We further investigated the renal distribution of the T-cell subsets in patients with LN. CD8+ T cells (p=0.0046, online supplemental figure 3A and E), CD4−CD8− double-negative T cells (p=0.0052, online supplemental figures 3C, G, H) and T helper (Th)17 cells (p=0.0415, online supplemental figure 3D, I) were significantly higher in the high mTORC1 activation group. The mean optical density of regulatory T (Tregs) cells was similar between the high and low mTORC1 activation groups (p=0.3830, online supplemental figure 3B and F).
The critical role of endothelial-podocyte crosstalk in the development of glomerular lesions through the paracrine process was highlighted in some kidney diseases, including LN.8–11 In the current study, we initially explored the mTOR signalling pathway associated with endocapillary hypercellularity and foot process fusion through renal proteomics analysis and verified the significant association of mTORC1 from podocytes to endothelial cells communication based on a well-defined LN cohort.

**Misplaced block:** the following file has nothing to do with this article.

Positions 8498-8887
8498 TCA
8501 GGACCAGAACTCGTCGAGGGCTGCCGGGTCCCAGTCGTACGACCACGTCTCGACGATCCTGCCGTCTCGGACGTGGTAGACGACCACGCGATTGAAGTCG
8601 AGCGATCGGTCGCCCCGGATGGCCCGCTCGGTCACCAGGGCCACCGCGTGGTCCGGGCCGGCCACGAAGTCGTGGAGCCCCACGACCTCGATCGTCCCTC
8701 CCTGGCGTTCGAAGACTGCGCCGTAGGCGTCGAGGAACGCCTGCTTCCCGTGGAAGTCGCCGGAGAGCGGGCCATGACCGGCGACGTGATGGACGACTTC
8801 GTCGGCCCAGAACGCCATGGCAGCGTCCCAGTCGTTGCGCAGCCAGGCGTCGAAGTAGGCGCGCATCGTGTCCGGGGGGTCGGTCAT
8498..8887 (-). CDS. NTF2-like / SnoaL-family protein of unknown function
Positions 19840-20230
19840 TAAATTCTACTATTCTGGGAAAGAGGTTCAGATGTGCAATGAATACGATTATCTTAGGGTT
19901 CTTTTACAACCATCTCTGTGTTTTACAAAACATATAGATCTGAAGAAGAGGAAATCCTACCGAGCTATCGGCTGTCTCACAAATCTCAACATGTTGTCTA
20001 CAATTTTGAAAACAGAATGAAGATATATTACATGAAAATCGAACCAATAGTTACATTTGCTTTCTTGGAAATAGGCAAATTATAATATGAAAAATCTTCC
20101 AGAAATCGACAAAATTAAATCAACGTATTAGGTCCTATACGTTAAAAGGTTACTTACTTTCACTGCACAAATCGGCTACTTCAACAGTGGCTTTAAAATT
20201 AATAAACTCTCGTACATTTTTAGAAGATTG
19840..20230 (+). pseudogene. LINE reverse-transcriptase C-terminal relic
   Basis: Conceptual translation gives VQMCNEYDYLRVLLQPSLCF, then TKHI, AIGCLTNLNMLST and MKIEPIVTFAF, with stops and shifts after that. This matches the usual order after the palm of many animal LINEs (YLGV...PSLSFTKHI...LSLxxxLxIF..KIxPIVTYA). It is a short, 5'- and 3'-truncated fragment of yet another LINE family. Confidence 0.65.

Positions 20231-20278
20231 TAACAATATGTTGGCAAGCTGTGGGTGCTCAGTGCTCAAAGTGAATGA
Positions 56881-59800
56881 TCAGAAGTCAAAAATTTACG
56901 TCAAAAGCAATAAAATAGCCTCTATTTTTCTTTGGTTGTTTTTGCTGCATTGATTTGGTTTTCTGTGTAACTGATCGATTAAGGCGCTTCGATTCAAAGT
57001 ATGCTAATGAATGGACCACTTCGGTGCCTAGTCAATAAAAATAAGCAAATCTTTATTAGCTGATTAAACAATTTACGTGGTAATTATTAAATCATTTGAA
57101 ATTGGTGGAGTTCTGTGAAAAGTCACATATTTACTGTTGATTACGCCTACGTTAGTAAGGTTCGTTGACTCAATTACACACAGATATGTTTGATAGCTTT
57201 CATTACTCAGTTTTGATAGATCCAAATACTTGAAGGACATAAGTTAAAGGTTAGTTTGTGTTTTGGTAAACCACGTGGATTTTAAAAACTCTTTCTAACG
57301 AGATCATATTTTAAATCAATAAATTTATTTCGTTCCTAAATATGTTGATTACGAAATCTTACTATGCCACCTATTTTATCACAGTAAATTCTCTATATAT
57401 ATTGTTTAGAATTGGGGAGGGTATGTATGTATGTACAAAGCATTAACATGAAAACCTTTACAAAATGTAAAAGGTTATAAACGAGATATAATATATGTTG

First, MS-based renal proteomics was applied to discover the difference in signalling pathways between the ‘severe’ endothelial cell and podocyte injury group and the ‘non-severe’ group. GO enrichment analysis revealed that the DEPs of the two groups were primarily involved in some biological processes, including the ‘positive regulation of mTOR signalling’ pathway. Moreover, ‘Ras-related GTPase’ DEPs were both covered in ‘the positive regulation of TOR signalling’ and ‘cellular protein localisation’ of biological process sections. Compelling evidence suggests that the Rag heterodimer (RagA/B and RagC/D) plays a critical role in amino acid signalling to mTORC1 activation by recruiting mTORC1 to the lysosomal membrane,23 which could highlight the status of the mTORC1 pathway involved in endothelial cell and podocyte injuries in LN.